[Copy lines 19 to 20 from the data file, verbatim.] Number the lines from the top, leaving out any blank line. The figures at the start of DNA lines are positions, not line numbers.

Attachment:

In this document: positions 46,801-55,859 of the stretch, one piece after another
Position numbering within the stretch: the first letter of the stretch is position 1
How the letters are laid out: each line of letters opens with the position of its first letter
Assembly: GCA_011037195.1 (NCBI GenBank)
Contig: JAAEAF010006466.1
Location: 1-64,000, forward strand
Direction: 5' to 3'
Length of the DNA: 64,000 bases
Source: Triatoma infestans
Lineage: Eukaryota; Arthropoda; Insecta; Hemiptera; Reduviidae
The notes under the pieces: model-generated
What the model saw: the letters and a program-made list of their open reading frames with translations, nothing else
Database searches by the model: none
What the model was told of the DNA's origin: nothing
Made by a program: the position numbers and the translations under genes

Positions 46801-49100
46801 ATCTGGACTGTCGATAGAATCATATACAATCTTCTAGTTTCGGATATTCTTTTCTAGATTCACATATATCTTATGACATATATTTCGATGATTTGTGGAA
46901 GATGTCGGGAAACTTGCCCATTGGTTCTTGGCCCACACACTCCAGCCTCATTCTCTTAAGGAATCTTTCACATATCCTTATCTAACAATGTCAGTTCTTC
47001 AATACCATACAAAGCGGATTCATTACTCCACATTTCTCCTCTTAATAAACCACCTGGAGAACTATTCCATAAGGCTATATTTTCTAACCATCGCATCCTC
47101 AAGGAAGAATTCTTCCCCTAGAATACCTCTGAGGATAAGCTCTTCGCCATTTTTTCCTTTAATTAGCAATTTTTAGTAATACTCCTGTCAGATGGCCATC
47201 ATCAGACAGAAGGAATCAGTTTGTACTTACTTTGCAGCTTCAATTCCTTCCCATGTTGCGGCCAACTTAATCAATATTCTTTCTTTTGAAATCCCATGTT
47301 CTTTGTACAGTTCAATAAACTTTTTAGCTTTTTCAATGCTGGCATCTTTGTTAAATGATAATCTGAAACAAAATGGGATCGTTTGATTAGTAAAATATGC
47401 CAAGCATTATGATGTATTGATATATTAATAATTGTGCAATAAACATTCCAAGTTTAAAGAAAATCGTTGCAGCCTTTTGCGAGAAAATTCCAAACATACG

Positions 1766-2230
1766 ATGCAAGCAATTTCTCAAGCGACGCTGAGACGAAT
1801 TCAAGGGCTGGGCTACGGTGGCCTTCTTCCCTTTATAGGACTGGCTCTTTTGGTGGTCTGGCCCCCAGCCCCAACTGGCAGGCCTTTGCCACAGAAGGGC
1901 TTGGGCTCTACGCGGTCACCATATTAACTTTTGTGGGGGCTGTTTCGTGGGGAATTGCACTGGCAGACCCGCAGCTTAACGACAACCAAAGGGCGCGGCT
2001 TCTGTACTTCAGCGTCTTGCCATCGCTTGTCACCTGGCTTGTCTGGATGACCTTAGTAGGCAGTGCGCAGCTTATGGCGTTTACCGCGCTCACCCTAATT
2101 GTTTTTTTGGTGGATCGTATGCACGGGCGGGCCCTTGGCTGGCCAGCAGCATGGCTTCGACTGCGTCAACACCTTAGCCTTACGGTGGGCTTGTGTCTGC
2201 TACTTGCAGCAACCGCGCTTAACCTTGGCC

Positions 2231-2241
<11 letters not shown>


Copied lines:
47001 AATACCATACAAAGCGGATTCATTACTCCACATTTCTCCTCTTAATAAACCACCTGGAGAACTATTCCATAAGGCTATATTTTCTAACCATCGCATCCTC
47101 AAGGAAGAATTCTTCCCCTAGAATACCTCTGAGGATAAGCTCTTCGCCATTTTTTCCTTTAATTAGCAATTTTTAGTAATACTCCTGTCAGATGGCCATC